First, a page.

All I’ll say is this, on the record: There was an early draft of Iron Man 3 where we had an inkling of a problem. Which is that we had a female character who was the villain in the draft. We had finished the script and we were given a no-holds-barred memo saying that cannot stand and we’ve changed our minds because, after consulting, we’ve decided that toy won’t sell as well if it’s a female. . . . So, we had to change the entire script because of toy making.
While Killian and his frustrated masculinity made for a compelling villain, Maya makes even more sense. It was her research—which Tony helped crack—that resulted in the Extremis serum that created super-soldiers. “New York called and said, ‘That’s money out of our bank,’” Black explained. “In the earlier draft, the woman was essentially Killian—and they didn’t want a female Killian, they wanted a male Killian. I liked the idea, like Remington Steele, you think it’s the man but at the end, the woman has been running the whole show. They just said, ‘No way.‘”
Black clarified that the Marvel that created Iron Man 3 is not the Marvel that exists today. “That’s not [Kevin] Feige,” he told Uproxx. “That’s Marvel corporate, but now you don’t have that problem anymore.” Last year, Disney wrested control of Marvel Studios away from eccentric billionaire Isaac “Ike” Perlmutter and gave it directly to Marvel Studios president Feige. Though a lot of the information on Perlmutter’s influence is speculative, many attribute controversial decisions like the lack of non-white, non-male leads in the M.C.U. to him. And some claim Perlmutter—who has a background in the toy business—was specifically responsible for the controversial decision to take a gendered approach to Avengers merchandise and for the conspicuous absence of Black Widow merchandise. “Yeah, Ike’s gone,” Black said. Bring on the female villains, superheroes, and toys.
Later than promised, I have at last added photos of Rebecca’s appearances at the 69th Annual Cannes Film Festival for the premiere, photocall, and press conference for The BFG. Doesn’t she look incredible? I can’t wait to see what she brings to her role in the movie, as it seems like her character is being sidelined from the theatrical trailers and promotion so far.
W MAGAZINE – When 34-year-old Rebecca Hall first came to the Cannes Film Festival in 2008 for Woody Allen’s Vicky Cristina Barcelona (in which she played Vicky), she didn’t even bring a dress to walk the carpet. “It was the first red carpet I had ever done, and when I got to Cannes and was like ‘wow, this is a huge thing…’ but I learned from my mistake!” quips Hall, whose saving grace was Alberta Ferretti, who came to the rescue at the last minute. With that behind her, the BAFTA-winning actress returns to the Grand Palais tonight, fully equipped in Dior Couture to walk the red carpet for her film The BFG, Steven Spielberg’s remake of Roald Dahl’s 1982 childhood classic. Shot in Vancouver, the film follows an orphan named Sophie who teams up with the Big Friendly Giant to defend the world against evil people-eating giants. Hall plays Mary, the Queen of England’s maid, who comes to Sophie’s rescue. Here, Hall talks everything from magical moments with Spielberg, to bonding with her eleven-year-old co-star.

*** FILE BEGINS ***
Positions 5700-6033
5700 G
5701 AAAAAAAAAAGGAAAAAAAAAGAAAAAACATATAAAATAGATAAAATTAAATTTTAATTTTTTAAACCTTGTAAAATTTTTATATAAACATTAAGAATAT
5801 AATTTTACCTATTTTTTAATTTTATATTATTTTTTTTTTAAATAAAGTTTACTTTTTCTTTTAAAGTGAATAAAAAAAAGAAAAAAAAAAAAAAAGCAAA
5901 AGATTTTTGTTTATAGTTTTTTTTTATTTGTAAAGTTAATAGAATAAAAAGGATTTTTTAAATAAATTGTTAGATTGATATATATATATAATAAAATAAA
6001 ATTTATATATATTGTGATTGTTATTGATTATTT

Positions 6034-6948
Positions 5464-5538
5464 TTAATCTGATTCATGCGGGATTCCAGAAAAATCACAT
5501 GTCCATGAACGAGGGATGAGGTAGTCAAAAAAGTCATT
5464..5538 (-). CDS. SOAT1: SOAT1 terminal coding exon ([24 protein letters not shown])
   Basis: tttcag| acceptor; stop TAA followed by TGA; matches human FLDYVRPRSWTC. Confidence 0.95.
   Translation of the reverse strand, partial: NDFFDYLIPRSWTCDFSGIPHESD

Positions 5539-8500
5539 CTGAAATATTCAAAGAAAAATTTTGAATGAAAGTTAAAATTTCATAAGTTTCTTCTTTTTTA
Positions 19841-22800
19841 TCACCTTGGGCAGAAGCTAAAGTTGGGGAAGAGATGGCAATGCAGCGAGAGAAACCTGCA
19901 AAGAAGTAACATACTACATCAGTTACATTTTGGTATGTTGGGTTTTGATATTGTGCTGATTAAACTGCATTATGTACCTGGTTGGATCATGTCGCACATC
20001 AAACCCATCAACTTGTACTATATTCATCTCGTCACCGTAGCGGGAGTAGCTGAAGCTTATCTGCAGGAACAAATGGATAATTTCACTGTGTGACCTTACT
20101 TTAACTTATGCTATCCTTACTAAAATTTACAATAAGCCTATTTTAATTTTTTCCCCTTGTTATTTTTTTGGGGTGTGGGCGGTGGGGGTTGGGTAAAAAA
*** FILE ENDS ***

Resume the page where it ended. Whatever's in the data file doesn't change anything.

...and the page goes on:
The film is part animated, and part real life. How long did you spend talking to a green screen?
None actually! Towards the end of the film the green screen stops and it takes place at Buckingham Palace with the Queen of England and real people… and I’m one of the real people. I had to look at Mark Rylance, who plays the BFG, on a platform in a monster suit. For Mark it must have been incredibly alien. He was way up there isolated on this platform. In the digital version he looks like a giant.
And had you read The BFG before you were cast for the role?
Yes, I loved it. I read it when I was 5, when I had just graduated to reading by myself in my head. I remember it was a big moment for me.
Well nearly thirty years later you’re part of its legacy! Talk about the character you play.
The character I play is Mary, a quite rotund, fleshy maid with a feather duster. It’s really cartoonish. When I first read the script, I was like, “they want me for that role?” But they changed it a bit to make her the Queen’s right hand woman, who runs her life, which is fun and quite a nice plot twist.